Berkeley, California, 19 December 2013
Papers filed in court today reported major differences in the interpretation of two recent settlement agreements in a lawsuit involving a Berkeley senior housing cooperative. The disputed issues described in the 98-page filing include the amount of money to be received by the co-op under the settlements, whether the settlements settle all or only part of the case, and whether the settlements go into effect automatically or require court approval after co-op members submit comments.
The papers were filed in Alameda County Superior Court by David H. Schwartz, representing Jonathan Pool, the plaintiff and a member of Berkeley Town House, which owns a 9-story, 60-unit residential building south of the UC Berkeley campus. According to Schwartz’s motion and supporting declarations, the settlements should be interpreted as giving the co-op a total of $448,830 in damage payments, but an email sent by one of the defendants was quoted as cutting that amount in half.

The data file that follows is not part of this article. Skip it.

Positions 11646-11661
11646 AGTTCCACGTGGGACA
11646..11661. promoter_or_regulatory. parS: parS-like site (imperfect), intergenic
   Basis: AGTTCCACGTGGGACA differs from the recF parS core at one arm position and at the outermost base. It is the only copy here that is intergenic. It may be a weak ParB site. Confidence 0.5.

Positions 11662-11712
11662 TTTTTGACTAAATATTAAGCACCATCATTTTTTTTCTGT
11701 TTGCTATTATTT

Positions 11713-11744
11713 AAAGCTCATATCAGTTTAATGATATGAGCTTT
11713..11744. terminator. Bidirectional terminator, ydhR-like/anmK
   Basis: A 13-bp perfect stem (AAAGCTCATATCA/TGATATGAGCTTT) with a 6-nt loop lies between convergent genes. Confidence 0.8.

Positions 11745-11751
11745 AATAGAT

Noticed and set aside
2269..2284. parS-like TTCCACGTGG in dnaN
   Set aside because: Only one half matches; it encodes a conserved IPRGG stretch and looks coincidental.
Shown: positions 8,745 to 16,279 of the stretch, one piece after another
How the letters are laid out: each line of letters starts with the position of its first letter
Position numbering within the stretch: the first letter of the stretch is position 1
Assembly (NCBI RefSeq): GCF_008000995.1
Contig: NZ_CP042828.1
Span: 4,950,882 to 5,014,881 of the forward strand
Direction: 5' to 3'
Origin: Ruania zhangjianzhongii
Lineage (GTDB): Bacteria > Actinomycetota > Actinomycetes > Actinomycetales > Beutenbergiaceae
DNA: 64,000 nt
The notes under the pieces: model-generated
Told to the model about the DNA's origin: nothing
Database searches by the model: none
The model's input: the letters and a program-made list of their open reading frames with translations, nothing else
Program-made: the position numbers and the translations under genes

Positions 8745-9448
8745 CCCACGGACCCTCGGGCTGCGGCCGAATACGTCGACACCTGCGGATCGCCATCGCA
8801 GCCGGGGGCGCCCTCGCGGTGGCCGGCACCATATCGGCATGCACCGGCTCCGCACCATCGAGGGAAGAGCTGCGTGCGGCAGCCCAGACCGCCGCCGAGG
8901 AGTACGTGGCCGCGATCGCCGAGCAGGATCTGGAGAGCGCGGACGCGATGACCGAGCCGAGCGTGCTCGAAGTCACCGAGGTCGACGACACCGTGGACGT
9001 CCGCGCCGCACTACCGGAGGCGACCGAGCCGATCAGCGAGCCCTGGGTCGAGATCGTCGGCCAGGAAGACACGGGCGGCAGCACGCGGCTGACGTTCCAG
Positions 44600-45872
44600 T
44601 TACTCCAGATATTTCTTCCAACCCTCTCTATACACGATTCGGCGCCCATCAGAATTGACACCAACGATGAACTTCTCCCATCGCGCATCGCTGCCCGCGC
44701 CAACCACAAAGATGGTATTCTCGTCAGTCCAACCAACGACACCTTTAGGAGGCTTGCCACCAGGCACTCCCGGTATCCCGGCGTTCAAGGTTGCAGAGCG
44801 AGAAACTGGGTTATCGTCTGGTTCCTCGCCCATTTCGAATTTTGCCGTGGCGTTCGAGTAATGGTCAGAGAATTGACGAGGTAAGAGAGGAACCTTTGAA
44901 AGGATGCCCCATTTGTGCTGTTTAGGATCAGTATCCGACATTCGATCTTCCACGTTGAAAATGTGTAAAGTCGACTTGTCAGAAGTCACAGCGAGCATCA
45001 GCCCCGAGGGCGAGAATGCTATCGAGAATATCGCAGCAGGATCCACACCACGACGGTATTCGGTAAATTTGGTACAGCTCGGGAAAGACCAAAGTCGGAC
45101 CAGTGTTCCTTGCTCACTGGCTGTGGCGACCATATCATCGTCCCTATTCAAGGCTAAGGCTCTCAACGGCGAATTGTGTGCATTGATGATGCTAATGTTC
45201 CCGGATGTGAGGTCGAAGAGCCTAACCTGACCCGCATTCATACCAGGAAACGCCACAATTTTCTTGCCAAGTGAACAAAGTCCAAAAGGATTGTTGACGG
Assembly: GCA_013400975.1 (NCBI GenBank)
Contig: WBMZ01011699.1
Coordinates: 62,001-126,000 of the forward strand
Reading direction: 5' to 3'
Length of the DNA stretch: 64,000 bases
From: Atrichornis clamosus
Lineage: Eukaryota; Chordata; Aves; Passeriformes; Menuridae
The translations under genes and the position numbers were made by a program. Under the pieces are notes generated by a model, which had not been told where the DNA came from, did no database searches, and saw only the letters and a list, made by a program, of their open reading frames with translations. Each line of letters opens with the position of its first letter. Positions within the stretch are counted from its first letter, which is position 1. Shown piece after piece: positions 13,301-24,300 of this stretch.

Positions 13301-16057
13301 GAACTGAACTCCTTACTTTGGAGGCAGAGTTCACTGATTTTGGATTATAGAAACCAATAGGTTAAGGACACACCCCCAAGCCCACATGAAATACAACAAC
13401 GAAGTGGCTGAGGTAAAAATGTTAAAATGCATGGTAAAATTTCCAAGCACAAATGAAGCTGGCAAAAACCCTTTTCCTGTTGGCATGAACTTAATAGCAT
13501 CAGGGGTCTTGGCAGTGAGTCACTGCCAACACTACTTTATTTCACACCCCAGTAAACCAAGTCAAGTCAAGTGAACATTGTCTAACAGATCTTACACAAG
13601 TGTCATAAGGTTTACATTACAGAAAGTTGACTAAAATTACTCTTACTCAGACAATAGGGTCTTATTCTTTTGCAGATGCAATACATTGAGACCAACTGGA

Schwartz also claimed that there is a dispute over what the agreements settle. One of the agreements is between Pool and seven of the defendants. That agreement, Schwartz wrote, settles all of Pool’s “monetary” claims in the case but leaves numerous other claims still to be resolved. In the unresolved claims, Pool asks for court orders but not for money. In the filed papers, emails from a defendant and from the defendants’ attorney, Fred M. Feller, were reproduced, asserting that the settlement with Pool settles not only the monetary claims but all of Pool’s claims.
In a third apparent dispute, Schwartz argued that both settlements may not go into effect until the members of the co-op have an opportunity to object to them and after the court, considering any objections, determines that the settlements are fair to the co-op and its members. The defendants, he asserted, indicate a belief that the members of the co-op have no right to comment and the settlements must automatically go into effect.
A hearing in Oakland on 28 January has been scheduled to permit the court to consider the motion and any arguments by the other attorneys in the case.
The lawsuit, filed in March 2012, claims that the defendants, while acting as directors, officers, or employees of the co-op, wasted money with illegal expenditures on defective construction, neglected warnings of possible seismic weaknesses in the co-op’s building, and violated various rights of co-op members and procedural safeguards in governing the co-op. In addition to the settlement between Pool and defendants, the other disputed settlement is between the co-op and the contractors who performed the allegedly defective work.